Introduction

Cube.js is an open-source analytical API platform, and it enables you to build internal business intelligence tools or add customer‑facing analytics to existing applications. Cube.js is visualization-agnostic, so you can build any user interface for your application.

You can directly query Cube.js Backend using JSON Query Format via HTTP API or WebSockets and visualize analytical data with tools of your choice. However, it's much easier to use Cube.js JavaScript Client and bindings for popular frameworks such as React, Angular, and Vue.

The client has methods to communicate with Cube.js API Gateway, retrieve, and process data. It is designed to work with existing charting libraries such as Chart.js, D3.js, and more.

The client provides methods to solve common tasks:

Abstract from the transport and query data. You can fetch data from Cube.js Backend or subscribe to real-time updates regardless of the protocol, be it HTTP or WebSockets.

Transform data for visualization. You can pivot the result set to display as a chart or as a table, split into series or table columns.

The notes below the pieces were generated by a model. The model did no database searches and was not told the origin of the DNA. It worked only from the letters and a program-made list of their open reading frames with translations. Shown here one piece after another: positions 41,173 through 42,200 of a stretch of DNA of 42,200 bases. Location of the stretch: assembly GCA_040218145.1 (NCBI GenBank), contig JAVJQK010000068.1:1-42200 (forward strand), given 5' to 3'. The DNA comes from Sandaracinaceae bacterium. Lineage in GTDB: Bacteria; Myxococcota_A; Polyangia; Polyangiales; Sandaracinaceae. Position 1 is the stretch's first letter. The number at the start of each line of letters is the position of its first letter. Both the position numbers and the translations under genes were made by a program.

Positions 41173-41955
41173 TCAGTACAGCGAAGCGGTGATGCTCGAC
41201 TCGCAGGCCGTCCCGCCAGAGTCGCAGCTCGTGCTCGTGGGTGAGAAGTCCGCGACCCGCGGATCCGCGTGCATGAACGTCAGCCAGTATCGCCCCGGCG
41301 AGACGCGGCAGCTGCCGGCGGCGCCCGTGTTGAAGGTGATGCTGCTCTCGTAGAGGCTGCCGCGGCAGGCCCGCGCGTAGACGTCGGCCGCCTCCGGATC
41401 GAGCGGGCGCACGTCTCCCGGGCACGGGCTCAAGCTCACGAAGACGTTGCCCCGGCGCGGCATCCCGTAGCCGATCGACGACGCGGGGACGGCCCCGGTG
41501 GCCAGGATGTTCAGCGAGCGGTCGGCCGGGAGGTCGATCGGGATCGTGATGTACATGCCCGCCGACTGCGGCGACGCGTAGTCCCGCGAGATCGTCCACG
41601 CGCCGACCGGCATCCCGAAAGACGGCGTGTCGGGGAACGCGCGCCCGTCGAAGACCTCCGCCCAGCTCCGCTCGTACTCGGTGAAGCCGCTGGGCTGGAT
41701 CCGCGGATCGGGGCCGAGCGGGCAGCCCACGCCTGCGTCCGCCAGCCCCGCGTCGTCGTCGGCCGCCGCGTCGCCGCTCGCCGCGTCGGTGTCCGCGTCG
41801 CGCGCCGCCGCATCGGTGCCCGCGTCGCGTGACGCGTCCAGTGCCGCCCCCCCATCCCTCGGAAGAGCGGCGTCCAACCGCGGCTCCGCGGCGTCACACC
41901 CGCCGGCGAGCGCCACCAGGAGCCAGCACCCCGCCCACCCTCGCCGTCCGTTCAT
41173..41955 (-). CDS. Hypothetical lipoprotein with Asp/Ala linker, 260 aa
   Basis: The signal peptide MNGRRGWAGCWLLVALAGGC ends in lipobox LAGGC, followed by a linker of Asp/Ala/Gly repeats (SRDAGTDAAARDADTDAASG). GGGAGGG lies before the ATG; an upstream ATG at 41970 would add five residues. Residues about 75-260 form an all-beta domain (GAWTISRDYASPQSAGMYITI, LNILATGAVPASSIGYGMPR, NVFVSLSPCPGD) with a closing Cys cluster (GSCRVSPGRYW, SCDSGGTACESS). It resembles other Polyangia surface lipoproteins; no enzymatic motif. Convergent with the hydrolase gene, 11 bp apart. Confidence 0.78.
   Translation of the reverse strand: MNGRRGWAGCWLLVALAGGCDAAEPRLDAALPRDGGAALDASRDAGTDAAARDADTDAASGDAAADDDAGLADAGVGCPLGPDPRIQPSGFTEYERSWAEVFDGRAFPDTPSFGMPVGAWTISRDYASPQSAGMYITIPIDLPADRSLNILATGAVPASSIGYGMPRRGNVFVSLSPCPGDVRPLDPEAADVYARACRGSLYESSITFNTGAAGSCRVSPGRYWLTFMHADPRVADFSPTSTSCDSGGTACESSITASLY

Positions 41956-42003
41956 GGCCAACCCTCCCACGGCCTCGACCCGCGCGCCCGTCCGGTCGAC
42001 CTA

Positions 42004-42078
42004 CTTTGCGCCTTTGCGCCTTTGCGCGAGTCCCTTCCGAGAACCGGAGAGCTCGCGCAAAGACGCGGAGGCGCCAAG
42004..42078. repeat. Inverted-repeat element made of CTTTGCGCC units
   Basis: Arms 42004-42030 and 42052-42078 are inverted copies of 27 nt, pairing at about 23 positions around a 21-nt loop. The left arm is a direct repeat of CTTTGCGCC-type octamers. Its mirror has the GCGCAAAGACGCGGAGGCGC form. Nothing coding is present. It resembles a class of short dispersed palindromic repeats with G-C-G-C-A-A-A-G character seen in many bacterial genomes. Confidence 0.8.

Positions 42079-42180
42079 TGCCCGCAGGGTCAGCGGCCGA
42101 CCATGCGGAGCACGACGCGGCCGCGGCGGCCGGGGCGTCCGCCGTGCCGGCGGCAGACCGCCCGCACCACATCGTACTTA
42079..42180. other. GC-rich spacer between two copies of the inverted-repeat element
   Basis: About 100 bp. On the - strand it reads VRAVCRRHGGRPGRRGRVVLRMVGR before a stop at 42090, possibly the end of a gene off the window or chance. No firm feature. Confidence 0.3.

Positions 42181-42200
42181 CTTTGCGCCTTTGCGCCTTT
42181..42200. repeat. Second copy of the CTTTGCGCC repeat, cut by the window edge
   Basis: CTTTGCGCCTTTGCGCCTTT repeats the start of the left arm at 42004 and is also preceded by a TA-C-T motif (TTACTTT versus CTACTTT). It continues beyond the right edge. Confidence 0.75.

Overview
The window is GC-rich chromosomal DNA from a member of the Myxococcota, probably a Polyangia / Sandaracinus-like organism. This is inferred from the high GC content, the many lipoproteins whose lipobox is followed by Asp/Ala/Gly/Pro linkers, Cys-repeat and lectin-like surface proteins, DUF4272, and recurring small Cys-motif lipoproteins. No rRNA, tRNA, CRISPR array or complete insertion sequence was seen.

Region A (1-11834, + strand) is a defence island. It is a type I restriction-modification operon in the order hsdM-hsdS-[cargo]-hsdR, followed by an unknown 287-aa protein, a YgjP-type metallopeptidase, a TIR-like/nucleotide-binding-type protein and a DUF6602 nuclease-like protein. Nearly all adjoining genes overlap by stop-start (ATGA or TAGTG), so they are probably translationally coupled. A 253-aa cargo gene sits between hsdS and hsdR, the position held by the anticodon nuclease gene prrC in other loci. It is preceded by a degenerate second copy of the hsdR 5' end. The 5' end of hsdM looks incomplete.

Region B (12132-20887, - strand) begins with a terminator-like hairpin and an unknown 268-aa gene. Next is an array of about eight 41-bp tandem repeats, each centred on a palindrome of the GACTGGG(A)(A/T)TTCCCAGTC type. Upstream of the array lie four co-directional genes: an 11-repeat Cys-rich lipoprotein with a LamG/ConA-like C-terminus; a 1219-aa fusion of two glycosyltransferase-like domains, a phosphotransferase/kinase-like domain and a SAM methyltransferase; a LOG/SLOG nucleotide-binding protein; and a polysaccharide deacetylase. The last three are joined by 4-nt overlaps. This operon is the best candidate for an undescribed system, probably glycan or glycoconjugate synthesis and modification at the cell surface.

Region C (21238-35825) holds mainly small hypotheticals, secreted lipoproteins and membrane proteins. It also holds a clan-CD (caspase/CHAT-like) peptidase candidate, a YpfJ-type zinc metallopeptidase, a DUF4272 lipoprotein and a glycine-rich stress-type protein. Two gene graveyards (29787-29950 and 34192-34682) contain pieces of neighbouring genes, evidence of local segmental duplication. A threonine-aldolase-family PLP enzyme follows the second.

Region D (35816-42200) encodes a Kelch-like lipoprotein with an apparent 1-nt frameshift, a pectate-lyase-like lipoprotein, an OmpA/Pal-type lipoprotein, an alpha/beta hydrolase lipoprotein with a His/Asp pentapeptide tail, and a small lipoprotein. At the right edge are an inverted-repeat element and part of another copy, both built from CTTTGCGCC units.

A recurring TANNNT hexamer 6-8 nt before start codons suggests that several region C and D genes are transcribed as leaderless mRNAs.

Simplify work with complex query types. You can build Drill Down queries and decompose the results of compareDateRange or Data Blending queries.

Learn more in the documentation for the @cubejs-client/core package.

Here are the typical steps to query and visualize analytical data:

  • Import the @cubejs-client/core package. This package provides all the necessary methods.
  • Create an instance of Cube.js JavaScript Client. The client is initialized with Cube.js API URL. In development mode, the default URL is http://localhost:4000/cubejs-api/v1. The client is also initialized with an API token, but it takes effect only in production.
  • Query data from Cube.js Backend. The client accepts a query, which is a plain JavaScript object. See Query Format for details.
  • Transform data for visualization. The result set has convenient methods, such as series and chartPivot, to prepare data for charting.
  • Visualize the data. Use tools of your choice to draw charts and create visualizations.

See an example of using Cube.js with vanilla JavaScript and Chart.js library. Note that you can always use a different charting library that suits your needs:

You can install Cube.js JavaScript Client with npm or Yarn:

# npm
$ npm install --save @cubejs-client/core

# Yarn
$ yarn add @cubejs-client/core

Now you can build your application from scratch or generate the code with Cube.js Playground. You can also explore example applications built with Cube.js.

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